President Joe Biden and dozens of other world leaders will attend the Queen’s funeral as preparations are made for what could be the “biggest policing and protective operation the UK has ever mounted.”
Monarchs and heads of state from countries around the globe are expected to gather in Westminster Abbey for a solemn gathering on a scale seldom witnessed in recent decades.
Biden said on Friday he will be present, although the date has yet to be confirmed.
Thousands of police will be on duty every day in the capital as crowds gather at Buckingham Palace and nearby Green Park to pay their respects, and the force has urged people to “remain vigilant”.
The Queen’s coffin will lie in state for several days ahead of the event.
Nick Aldworth, who led the “protect and prepare” strand of national counterterrorism policing until his retirement in May 2019, said the events would take place in a “very different threat world” than the deaths of Diana, Princess of Wales, and the Queen Mother.
“This will be probably the biggest policing and protective operation the UK has ever mounted,” he told The Independent.
“It just takes one car, one person to do something abhorrent and not only have you disrupted a constitutional event, people will be injured and killed.”
It comes months after a man armed with a crossbow allegedly travelled to Windsor Castle and threatened to kill the Queen.
In 2017, a sword-wielding Isis supporter attempted a terror attack at Buckingham Palace, while two members of a neo-Nazi terrorist group were jailed for inciting attacks on Prince Harry in 2019.
Owen West, a retired chief superintendent who specialised in public order, said police would be working to ensure the public can “express their grief” safely.
“It will be focused around engagement and dialogue with those in the crowd, sharing information that might help them, keeping essential routes free,” he told The Independent.
“Large crowds, these days, represent a potential threat to hostile acts so there will be an eye on risk assessment and measures to help protect the body of a crowd against that potential.”
Roads have been closed to form secure barriers around crowded sites, with barriers and other “hostile vehicle mitigation” measures put up.
A significant armed operation will be in place for the Queen’s state funeral, including rooftop snipers guarding the procession and patrols on the ground.
Scotland Yard said it had initiated “well-rehearsed policing plans” but has not yet confirmed whether it will pull officers in from other parts of the country to bolster its ranks.
A spokesperson said requests under “mutual aid” protocols will almost certainly be made over the coming days, and that the National Police Coordination Centre would be organising officer movements, rest days, pay, and arrangements for hosting volunteer officers.
“During Operation London Bridge, it is expected that the overall policing operation will last for between 10 to 14 days, involving support from forces across the UK, and utilising multiple policing capabilities,” a spokesperson added.
“Due to the nature of Operation London Bridge, which will involve a great number of foreign dignitaries and large crowds, a wide range of police capabilities and specialisms will be called on to assist with the security operation being led by the Metropolitan Police.”
Police leaders said the forces most affected by the arrangements have “longstanding” plans in place to cope with the extra demand.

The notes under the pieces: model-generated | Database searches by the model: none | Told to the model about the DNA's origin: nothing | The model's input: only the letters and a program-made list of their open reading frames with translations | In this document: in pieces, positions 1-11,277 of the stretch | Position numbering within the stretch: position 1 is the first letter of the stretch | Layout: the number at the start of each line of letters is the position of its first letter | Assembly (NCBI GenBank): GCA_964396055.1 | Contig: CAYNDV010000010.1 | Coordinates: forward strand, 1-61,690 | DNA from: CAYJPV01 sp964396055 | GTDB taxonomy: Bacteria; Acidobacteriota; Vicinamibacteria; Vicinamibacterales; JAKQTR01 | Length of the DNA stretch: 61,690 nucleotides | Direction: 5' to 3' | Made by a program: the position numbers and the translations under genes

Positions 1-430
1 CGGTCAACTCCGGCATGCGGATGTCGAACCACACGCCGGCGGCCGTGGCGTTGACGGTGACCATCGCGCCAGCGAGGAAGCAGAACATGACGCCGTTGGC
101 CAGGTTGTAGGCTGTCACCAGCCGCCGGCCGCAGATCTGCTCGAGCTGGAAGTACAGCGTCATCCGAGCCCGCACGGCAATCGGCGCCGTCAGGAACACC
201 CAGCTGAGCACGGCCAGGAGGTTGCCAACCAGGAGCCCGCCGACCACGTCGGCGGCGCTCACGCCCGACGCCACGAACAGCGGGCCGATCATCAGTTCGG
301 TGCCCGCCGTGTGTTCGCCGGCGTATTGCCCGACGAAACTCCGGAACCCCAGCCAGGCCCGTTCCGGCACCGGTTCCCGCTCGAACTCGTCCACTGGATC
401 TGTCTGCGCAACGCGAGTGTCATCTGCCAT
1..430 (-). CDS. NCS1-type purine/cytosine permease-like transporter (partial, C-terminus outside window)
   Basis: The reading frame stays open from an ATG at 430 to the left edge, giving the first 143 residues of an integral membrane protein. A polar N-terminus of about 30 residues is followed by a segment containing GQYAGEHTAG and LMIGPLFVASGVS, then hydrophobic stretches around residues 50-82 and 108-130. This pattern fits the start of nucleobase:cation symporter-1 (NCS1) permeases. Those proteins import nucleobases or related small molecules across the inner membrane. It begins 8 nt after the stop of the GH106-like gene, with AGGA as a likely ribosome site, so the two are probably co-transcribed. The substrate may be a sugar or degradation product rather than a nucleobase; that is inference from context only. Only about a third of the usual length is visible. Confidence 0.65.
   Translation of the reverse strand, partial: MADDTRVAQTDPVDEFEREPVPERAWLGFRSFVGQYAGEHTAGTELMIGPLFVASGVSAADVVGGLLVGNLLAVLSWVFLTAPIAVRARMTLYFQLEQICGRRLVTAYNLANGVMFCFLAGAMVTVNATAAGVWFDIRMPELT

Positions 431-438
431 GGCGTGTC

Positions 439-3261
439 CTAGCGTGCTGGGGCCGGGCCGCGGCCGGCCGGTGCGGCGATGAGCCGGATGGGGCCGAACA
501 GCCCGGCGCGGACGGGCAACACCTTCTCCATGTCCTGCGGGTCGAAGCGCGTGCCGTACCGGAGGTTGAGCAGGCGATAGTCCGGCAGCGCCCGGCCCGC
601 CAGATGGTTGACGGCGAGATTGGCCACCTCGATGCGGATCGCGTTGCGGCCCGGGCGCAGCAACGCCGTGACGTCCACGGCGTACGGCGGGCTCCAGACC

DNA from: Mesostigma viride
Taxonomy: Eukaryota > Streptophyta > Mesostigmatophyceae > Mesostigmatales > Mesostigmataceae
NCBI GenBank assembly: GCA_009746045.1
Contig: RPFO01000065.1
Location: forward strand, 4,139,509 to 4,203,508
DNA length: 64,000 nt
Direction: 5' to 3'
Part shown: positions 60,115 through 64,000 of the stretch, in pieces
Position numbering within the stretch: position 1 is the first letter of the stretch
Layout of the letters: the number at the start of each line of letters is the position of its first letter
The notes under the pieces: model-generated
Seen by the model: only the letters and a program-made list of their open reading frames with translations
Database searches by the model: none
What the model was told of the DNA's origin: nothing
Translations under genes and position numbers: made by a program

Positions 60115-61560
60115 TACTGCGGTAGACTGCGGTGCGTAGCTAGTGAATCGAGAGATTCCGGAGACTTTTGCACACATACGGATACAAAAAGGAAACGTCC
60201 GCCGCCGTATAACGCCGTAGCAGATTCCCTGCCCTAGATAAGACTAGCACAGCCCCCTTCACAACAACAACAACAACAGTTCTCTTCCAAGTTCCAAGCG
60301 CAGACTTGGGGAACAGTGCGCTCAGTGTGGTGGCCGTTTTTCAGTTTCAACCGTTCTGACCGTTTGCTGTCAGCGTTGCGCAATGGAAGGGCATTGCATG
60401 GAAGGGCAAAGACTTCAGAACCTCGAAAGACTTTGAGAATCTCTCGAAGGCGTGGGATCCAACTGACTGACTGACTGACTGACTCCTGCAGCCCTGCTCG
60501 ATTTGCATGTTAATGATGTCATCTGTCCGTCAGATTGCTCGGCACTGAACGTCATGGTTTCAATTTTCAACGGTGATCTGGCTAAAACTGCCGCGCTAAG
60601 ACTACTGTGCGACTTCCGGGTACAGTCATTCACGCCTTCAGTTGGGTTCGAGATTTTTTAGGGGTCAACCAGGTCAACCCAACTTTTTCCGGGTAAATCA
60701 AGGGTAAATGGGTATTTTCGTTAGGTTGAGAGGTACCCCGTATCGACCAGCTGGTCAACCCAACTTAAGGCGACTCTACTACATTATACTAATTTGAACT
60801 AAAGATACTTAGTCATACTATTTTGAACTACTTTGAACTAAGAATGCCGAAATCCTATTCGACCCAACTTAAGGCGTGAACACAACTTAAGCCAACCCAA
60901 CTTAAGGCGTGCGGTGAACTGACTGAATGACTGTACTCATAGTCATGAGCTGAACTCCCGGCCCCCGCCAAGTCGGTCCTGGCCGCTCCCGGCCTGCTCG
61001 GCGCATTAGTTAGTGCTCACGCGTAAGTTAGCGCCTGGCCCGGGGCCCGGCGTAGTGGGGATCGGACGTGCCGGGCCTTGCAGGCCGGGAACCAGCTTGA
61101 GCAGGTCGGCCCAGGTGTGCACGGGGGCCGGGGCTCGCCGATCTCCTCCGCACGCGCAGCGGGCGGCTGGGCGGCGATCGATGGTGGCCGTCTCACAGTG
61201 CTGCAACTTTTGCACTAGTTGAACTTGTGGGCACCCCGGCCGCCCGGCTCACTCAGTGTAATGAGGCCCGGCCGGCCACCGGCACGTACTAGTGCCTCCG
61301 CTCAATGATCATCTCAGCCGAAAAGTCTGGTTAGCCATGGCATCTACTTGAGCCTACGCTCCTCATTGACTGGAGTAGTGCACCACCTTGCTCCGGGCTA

A spokesperson for the National Police Chiefs’ Council added: “Police forces have business continuity plans in place to ensure they are prepared to assist with this operation, in addition to continuing their core service to the public, keeping communities safe.”
Cross-government procedures originally drawn up in the 1960s under the name Operation London Bridge have been updated and reviewed over the years.
Mr Aldworth said he had first seen Operation London Bridge, then “a dusty ring binder on a shelf”, over 20 years ago and that “current threat methodologies” had changed.
He said he was not aware of a comparable event that had taken place since the main terror threat to the UK became “lone actors”, often using vehicles and knives, rather than bombings and complex plots directed by terror groups.
The former senior Metropolitan Police officer said that crowds of people present a potential target, as well as high-profile attendees at commemorative events.
He recalled that while working on the 2012 London Olympics, mutual aid was implemented to “bring in pretty much every armed officer in the country” to guard international VIPs because of a shortage of protection officers.
Mr Aldworth said that despite the expectation that attendees will be well-intentioned mourners, in tight crowds police “haven’t got a chance of differentiating between people” who get too close to the funeral procession or dignitaries.
Ahead of the funeral, officers are being posted outside key locations, including major railway stations, the royal parks and outside royal residences in London.
Road closures are being put in place around Buckingham Palace and crowded areas as part of the security arrangements, and the public have been asked to remain vigilant.
Deputy Assistant Commissioner Stuart Cundy said: “This will be an extremely poignant moment for the nation, and I know people will want to pay respects and celebrate the Queen’s dedication to public service.
“Working closely with the City of London Police and British Transport Police, the Met will now coordinate and deploy a comprehensive policing plan in London. This operation will be highly visible, particularly in Westminster and areas around Buckingham Palace and St James’s Park.
“A great number of police officers will be on duty during this period, to ensure the safety of those visiting London and to deter any potential criminality.”